Wednesday, November 12, 2008

NYT article on home births

I love the parts in this article, Baby, You're Home, about cleaning up "the mess," finding enough space in small NYC apartments, and dealing with neighbors in not-so-soundproofed apartments.

Picture from the NYT article

I have never found home births to be particularly messy, especially if you give birth in a tub. You just drain the pool, throw disposables in the garbage and washables in the washing machine and that's it! If you want a really easy clean up, buy sheets and towels at a thrift store and throw them away when you're done. My birth was probably the messiest of any I've been to, and it wasn't all that bad. There was copious bloody mucous as I was pushing--not enough to run down my leg, but present whenever I felt her head--and a good sized splat of blood when she came out (perhaps from when I tore?). I was kneeling on a few old towels, so we just threw them in the wash. I used Chux pads underneath me on the bed for a few hours after the birth. Once the placenta was out and my tear stitched up, I switched over to pads.

Make sure you see the slide show, too. Great pictures of women laboring and snuggling with their new babies, as well as text explaining each picture.


  1. the slide show had me in tears. its a sad thought knowing my no. 3is my last. looking at the pictures of women in that post birth euphoria, which looks very serene, takes me back and i miss it. that first week after a home birth is bliss on earth.

  2. I liked the article very much, until the part "Home birth gone wrong" - with a tale about some unknown woman being transfered to unknown hospital, after suffering some horror story trauma. Sounds urban myth'ish to me :P

  3. Oh wow, I haven't even clicked the link, but the title already has my eyes teary, "Baby, you're home" LOL I'm such a sucker.

    Now, to the article: it sent me right down memory lane -- aah, Park Slope... What a great place to have babies! We moved away from NY before starting our family, but that's where we were living when I had my great epiphany that I'd be birthing my future children at home :) But at the time, my idea of the typical home birthers was long-haired, vegan, counterculture types fashioned after Ina May's mothers on the Farm in Tennessee! It was, like, exotic: definitely not compatible with our urban lifestyle. (Hey, we actually even ended up having that first home born kid in Iowa.) I find it pretty wild that home birth is getting fashionable among NYC professionals now. Are we approaching a tipping point I wonder?

  4. Everyone always asks about the clean up! McKay did the cleaning up, so I can't say much about it, but it was quick and the next day you couldn't even tell I had the baby here- except for a wet spot on the carpet where water had spilled out of the tub when I was leaning over it- and even then it was just water, not blood and such.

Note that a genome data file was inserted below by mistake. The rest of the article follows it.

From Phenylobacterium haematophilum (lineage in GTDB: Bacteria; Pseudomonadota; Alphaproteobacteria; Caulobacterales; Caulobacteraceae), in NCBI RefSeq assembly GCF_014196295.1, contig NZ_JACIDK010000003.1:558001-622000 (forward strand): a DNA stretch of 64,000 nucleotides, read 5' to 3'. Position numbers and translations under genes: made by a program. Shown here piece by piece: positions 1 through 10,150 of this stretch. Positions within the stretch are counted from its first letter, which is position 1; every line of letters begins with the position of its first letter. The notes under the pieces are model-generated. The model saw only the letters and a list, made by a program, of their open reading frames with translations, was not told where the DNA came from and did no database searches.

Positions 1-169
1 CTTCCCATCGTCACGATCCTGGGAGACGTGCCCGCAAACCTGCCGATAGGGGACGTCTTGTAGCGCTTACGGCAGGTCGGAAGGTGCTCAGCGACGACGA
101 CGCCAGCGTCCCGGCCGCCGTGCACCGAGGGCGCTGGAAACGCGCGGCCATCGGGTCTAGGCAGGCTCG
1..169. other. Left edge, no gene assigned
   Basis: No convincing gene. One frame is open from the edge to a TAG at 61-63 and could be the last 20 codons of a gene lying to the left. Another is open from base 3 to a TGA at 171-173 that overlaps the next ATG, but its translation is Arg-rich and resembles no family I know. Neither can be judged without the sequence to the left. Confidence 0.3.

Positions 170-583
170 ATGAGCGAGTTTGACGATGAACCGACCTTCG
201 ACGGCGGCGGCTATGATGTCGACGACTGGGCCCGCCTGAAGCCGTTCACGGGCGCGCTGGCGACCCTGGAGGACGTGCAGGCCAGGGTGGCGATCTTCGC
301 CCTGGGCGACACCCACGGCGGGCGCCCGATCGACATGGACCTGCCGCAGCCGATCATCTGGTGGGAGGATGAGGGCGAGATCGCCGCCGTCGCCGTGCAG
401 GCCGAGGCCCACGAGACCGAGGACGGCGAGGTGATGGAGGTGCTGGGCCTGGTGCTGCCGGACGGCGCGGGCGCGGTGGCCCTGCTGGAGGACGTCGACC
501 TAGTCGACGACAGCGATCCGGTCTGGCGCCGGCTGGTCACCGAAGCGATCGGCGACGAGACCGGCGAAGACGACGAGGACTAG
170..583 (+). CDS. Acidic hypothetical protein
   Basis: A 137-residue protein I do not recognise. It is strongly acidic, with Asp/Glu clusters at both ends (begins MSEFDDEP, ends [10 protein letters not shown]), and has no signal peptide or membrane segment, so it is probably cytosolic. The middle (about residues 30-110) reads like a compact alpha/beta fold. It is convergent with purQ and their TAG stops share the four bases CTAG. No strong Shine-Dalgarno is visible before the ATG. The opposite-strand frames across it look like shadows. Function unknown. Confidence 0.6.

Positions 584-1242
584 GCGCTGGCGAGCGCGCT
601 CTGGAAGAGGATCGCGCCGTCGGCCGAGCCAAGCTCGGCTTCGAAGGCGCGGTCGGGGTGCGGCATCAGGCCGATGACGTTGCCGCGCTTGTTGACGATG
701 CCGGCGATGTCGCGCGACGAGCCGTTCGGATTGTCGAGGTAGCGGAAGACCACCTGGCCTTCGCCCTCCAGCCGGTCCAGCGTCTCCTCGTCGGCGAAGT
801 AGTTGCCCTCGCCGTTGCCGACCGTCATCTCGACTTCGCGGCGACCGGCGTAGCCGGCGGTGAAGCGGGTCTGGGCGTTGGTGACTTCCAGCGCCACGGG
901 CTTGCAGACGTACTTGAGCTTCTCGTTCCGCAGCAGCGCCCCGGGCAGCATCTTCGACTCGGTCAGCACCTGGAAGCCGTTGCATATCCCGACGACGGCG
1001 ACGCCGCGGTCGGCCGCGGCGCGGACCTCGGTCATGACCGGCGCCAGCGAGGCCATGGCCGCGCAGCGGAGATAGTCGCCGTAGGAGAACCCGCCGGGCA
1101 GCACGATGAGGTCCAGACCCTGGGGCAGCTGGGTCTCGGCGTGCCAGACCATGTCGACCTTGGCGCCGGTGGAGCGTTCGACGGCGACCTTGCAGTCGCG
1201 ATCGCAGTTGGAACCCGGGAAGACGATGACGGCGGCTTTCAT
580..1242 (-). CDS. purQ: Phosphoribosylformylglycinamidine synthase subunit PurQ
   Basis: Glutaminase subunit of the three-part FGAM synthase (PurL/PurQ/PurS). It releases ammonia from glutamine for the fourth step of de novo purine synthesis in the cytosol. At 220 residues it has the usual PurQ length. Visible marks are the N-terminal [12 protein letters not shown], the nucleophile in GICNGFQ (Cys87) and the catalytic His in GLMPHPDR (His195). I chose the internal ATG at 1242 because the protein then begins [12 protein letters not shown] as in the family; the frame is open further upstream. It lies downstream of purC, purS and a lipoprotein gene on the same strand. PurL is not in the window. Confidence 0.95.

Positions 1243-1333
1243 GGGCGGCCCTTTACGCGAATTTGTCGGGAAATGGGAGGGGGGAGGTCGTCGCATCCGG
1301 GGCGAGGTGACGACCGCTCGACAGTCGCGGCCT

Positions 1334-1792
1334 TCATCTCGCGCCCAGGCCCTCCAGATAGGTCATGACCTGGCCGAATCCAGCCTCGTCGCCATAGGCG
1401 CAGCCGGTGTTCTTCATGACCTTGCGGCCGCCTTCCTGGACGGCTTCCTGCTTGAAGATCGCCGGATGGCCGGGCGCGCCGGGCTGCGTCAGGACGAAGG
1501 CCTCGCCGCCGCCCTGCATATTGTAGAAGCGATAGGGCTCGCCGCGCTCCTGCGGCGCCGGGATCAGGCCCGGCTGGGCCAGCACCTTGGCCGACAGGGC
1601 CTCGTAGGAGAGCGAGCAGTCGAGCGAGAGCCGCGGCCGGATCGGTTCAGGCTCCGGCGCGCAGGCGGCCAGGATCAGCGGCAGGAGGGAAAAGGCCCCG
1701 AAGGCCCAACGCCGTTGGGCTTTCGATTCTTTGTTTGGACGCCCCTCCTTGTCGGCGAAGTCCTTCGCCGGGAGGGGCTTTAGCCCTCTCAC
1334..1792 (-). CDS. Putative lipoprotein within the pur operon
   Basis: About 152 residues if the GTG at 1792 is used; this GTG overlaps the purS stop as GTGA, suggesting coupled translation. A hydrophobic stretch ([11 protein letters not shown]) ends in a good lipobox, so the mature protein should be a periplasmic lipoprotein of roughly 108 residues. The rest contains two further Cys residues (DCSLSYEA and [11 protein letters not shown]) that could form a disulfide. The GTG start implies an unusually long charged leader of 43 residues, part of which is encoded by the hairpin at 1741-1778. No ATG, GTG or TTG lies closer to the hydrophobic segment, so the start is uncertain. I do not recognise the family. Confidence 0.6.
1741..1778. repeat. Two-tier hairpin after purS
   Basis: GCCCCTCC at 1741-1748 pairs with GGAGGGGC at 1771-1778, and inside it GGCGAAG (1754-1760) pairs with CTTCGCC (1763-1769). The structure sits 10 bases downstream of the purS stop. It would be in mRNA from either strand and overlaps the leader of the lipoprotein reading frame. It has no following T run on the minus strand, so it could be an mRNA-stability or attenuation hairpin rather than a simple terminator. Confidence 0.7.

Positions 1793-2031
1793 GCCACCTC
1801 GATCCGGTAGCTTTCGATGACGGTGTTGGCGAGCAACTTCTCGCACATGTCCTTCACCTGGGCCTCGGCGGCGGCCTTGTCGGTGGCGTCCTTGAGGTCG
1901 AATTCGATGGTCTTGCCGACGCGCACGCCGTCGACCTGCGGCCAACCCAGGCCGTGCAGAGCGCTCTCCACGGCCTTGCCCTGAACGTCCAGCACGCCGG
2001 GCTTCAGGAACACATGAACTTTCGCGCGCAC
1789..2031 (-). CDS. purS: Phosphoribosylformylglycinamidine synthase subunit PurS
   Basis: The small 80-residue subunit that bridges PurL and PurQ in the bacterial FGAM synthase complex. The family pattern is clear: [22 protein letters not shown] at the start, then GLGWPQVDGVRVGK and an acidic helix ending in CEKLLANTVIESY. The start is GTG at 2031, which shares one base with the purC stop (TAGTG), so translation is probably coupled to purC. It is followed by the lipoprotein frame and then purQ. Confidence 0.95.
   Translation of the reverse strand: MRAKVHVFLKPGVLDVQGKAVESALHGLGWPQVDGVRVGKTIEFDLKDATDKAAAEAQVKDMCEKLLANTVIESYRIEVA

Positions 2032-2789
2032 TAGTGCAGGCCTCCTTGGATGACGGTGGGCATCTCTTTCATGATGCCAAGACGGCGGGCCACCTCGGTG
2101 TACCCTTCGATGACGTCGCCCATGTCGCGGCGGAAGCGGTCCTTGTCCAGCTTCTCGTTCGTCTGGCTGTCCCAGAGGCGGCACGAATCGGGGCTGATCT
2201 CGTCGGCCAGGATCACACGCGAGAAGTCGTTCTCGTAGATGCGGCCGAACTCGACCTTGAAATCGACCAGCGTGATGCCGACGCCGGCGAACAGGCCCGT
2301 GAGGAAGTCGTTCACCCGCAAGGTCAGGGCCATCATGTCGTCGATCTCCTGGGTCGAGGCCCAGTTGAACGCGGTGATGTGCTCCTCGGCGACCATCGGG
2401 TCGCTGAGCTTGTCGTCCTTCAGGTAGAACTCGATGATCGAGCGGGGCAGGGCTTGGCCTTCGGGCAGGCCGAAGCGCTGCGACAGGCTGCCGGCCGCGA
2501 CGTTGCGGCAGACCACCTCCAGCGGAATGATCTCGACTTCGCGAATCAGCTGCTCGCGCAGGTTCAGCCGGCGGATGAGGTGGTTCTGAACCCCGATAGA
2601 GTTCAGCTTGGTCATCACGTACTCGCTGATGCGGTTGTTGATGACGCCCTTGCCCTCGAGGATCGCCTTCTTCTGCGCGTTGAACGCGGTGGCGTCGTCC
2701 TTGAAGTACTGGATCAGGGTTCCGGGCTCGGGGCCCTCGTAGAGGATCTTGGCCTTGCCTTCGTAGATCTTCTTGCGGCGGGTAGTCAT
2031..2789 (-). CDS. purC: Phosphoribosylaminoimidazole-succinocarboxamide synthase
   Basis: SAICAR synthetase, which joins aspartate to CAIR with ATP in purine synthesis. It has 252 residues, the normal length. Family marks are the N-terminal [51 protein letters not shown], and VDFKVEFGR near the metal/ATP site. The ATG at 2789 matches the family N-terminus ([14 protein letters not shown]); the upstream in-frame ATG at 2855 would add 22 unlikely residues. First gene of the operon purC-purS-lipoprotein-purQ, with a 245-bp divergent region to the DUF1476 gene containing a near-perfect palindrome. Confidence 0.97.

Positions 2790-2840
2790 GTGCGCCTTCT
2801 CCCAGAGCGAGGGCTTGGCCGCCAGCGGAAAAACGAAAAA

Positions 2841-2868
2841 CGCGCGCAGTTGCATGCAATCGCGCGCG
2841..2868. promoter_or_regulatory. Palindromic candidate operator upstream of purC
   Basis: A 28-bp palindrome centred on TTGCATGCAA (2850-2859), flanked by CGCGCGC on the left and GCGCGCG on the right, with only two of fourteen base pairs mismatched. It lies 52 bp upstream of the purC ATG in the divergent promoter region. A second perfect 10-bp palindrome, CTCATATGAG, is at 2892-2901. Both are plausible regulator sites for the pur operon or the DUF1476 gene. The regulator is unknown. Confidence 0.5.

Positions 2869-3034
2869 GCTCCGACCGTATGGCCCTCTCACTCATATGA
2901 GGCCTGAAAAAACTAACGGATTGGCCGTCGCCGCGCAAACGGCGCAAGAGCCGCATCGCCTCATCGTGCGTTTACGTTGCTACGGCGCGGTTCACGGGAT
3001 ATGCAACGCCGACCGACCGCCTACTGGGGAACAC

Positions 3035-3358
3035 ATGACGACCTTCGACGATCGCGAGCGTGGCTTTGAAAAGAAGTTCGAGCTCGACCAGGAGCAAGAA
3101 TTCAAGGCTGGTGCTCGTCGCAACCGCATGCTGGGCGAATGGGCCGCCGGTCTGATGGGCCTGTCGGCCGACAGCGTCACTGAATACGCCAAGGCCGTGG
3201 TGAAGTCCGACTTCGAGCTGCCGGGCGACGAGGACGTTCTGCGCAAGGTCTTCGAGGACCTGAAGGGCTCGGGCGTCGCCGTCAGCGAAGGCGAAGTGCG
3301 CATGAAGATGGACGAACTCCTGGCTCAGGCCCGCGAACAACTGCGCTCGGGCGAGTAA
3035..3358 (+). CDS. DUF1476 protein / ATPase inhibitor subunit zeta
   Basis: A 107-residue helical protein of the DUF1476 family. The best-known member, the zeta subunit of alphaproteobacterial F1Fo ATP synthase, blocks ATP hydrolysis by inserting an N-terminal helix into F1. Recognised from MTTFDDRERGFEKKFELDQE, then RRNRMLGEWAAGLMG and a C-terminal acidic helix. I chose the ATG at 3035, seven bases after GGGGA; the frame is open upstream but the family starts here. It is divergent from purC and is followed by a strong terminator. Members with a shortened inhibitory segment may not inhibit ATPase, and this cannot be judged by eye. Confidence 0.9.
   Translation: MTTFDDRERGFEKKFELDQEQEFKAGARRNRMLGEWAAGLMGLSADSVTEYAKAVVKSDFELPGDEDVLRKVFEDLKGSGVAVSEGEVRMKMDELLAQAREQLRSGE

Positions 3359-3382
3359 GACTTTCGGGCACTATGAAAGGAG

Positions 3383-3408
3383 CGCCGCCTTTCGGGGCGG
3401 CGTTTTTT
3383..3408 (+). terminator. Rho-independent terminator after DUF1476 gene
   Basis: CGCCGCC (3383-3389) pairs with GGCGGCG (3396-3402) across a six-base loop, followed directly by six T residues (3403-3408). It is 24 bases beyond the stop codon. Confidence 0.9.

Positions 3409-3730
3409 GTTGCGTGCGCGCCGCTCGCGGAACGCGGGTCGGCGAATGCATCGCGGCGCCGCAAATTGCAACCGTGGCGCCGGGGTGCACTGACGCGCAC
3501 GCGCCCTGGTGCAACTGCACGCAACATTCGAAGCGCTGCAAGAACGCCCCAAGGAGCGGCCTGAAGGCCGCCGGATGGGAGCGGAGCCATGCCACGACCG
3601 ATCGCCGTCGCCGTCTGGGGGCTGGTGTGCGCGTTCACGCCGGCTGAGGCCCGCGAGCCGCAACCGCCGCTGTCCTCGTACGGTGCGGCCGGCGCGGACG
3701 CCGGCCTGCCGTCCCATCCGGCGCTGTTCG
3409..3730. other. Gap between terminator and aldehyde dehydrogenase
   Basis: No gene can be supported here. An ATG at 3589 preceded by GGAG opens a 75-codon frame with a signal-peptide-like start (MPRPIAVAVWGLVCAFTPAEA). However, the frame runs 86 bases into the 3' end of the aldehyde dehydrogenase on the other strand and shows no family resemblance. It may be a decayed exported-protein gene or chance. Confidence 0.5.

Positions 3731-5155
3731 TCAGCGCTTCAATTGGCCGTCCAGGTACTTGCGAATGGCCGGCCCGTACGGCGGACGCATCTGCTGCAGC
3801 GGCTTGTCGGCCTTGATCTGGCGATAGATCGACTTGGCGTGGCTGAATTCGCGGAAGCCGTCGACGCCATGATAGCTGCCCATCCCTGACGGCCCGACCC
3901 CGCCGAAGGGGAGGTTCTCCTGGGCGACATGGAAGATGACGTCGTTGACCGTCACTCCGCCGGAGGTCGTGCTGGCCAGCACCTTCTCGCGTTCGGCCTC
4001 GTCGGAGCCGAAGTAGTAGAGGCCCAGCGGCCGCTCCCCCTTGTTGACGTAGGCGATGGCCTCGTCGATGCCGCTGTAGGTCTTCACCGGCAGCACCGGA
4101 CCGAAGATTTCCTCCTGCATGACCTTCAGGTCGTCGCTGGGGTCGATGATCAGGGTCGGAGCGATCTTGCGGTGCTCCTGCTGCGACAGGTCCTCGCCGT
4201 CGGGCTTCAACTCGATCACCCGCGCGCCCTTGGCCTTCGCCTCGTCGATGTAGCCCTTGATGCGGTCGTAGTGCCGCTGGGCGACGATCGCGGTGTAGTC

5. I find it odd they spent so much typespace going on and on about how much room you supposedly need to have a homebirth. If women can birth in one-room huts onto dirt floors, they can certainly birth in an 800-sq. foot apartment. And I wish they'd done more expounding on the proven safety of homebirth, especially with ACOG's broken-record party line thrown in there, but other than that, good article. And the photos are AWESOME!

    -Jill (nsi)

  6. Also, I admit before I really knew much about homebirth but was still interested in the idea, I was very "omg, omg, the mess, the mess! how will I clean up the mess?" 1) The midwives clean up the mess! and 2) there really isn't THAT much mess!

    I bled, puked, pooped, dribbled/gushed amniotic fluid, peed, and probably drooled, too, all over the room I birthed in, and the midwives did such a good job cleaning as we went and catching things with prefolds and towels that it wasn't a big deal. The pool contained the majority of the mess since that's where baby was eventually born. I'm sure it would have been quite a mess had he been on land, what with the meconium he squeezed out when he was born, and the several big gushes of blood and fluid that came out of me after he did. But all that drained through the hose and out the window!

    -Jill (still nsi)

  7. On the other hand, for many of us in NYC "throwing something in the wash" involves a trek down a few flights of stairs, then three to four blocks to the nearest laundromat. I think that's when I'd just put it in the tub or trash, despite all my reusing leanings. :)

  8. So true chou....those of us with in-house or in-apartment washers & dryers are spoiled!


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